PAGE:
Photo of the greatest writer and philosopher of the 20th century, JG Ballard, from The Northern Light.
I have been trying to articulate what I dislike about mass-market holidays. In particular, the mass market holiday that Christmas has become.
And I find myself going to my late guru to explain; may his soul rest in peace. I miss him like he was my own father. Maybe he was, in a way.
From V. Vale's quite invaluable J.G. Ballard: Conversations, some excerpts that say it far better than I can:
People use mental formulas that they've learned from TV. Even in ordinary conversation, if you're talking to the mechanic at the garage about whether you need new tires for your car, you and he probably talk in a way that his equivalent thirty years ago would never have done. You use--not catch phrases, but verbal formulas. Suddenly you realize you're hearing echoes of some public-information, accident-prevention commercial. It's uncanny.Holidays like Halloween and Christmas are spectacles that people engage in, because they are on TV. Working retail, I consider a certain type of existential-shopping (wherein people don't really know what they are "looking" for) part of this Ballardian phenomenon.
[...] What's interesting [about Reality TV shows like Big Brother] is that almost nothing happens. There's a certain amount of bitching and gossip and sitting around the supper table talking in a sort of half-hearted way, but there's no drama. Nonetheless, the audiences are riveted. And they're riveted by very similar programs where TV producers put people on desert islands and see how they survive; a series called Survivor did just that. I think this reflects a tremendous hunger among people for "reality"--for ordinary reality. It's very difficult to find the "real," because the environment is totally manufactured.
Even one's own home is a kind of anthology of advertisers, manufacturers, motifs, and presentation techniques. There's nothing "natural" about one's home these days. The furnishings, the fabrics, the furniture, the appliances, the TV, and all the electronic equipment--we're living inside commercials. I think people realize this, and they're desperate for reality, which partly explains the surge in popularity of "adventure" holidays. People think that by living on some mountainside in a tent and being frozen to death by freezing rain, they're somehow discovering reality, but of course that's just another fiction dreamed up by a TV producer. And there's no escape.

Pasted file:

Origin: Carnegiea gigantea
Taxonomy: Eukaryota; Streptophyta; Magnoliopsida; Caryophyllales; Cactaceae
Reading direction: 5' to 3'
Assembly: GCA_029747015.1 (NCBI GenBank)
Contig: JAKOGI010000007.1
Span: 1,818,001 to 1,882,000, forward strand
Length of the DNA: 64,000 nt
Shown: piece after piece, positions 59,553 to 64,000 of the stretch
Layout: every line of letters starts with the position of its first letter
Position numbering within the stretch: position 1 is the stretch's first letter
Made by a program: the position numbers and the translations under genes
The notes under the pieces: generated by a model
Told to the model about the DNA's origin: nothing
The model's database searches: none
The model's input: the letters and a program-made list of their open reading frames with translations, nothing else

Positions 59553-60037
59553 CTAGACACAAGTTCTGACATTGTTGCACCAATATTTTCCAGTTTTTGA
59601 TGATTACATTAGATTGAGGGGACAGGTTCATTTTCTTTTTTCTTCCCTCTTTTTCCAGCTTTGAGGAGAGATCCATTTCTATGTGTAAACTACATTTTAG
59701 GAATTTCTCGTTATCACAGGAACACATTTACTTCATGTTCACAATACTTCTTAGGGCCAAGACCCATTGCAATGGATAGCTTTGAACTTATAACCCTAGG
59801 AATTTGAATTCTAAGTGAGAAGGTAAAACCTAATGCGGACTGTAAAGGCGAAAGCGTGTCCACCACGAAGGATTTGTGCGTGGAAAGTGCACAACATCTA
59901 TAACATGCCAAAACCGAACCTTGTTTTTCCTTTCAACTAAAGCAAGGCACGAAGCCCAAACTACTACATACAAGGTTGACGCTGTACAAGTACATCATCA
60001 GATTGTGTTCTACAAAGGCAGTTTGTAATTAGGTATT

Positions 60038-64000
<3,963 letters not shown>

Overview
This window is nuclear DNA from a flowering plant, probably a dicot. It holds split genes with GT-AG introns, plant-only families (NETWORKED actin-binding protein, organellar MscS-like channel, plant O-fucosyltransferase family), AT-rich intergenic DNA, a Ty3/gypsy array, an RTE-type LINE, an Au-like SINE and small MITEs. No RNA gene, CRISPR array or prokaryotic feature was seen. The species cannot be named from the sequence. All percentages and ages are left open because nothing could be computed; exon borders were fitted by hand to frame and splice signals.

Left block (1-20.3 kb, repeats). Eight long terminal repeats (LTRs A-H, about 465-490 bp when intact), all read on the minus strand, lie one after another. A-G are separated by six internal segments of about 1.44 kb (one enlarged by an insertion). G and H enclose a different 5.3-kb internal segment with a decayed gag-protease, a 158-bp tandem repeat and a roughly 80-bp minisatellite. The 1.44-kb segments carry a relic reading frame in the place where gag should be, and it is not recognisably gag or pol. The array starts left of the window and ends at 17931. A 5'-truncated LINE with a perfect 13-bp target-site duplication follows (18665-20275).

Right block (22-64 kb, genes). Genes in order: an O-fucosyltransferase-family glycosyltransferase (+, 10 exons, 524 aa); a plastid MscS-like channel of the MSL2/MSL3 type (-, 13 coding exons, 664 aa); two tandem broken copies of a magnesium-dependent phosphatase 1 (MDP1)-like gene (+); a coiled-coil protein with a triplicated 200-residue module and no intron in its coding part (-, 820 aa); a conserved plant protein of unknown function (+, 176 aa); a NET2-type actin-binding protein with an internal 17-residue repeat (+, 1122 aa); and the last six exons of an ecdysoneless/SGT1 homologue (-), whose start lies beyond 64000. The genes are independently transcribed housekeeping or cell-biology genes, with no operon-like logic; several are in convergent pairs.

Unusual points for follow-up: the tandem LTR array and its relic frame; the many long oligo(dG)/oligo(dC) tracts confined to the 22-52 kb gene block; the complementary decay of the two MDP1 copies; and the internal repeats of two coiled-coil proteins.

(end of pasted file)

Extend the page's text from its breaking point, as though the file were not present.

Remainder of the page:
There are so many fabulous quotes in this book, I will be blogging lots of them. For instance, about the disparity between rich and poor:
In England [this conversation was recorded in 2003], we're getting unprecedented disparities of wealth. The people who run our biggest corporations have begun to affect life in London primarily by buying up property, and the old middle class (doctors, civil servants, teachers, salaried professionals) can no longer afford to live in central London. Now there are whole areas of central London given over to the rich. I've often thought that in due course all these very rich financiers are going to leave very large sums of money to their children. Then you'll get a sort of New Leisure Class who never work, but have huge spending power--like the ancien regime in France. Supposedly, the same thing is happening in Manhattan: the middle class has been forced out...V. Vale replies that the same thing is happening in San Francisco; New York and San Francisco are the two most expensive cities in the USA. I would add that it's even true in lil ole Greenville; the 'centers' of towns/cities are now priced out of range for the actual natives of those towns/cities. Most of the people moving into the new high-priced condos in downtown Greenville, for instance, come from someplace else, often from Europe or the coasts. The rich colonizing the cities and leaving the outlying suburbs to the poor and the rabble, is the exact reverse of what happened in the 60s, when the rich moved to the suburbs and left the inner-cities to rot. Now that they crave authenticity, they have moved back to cities in droves. However, they still aren't getting the authenticity they crave, since the only people who can afford to live in cities are rich, affluent people who are all just like them.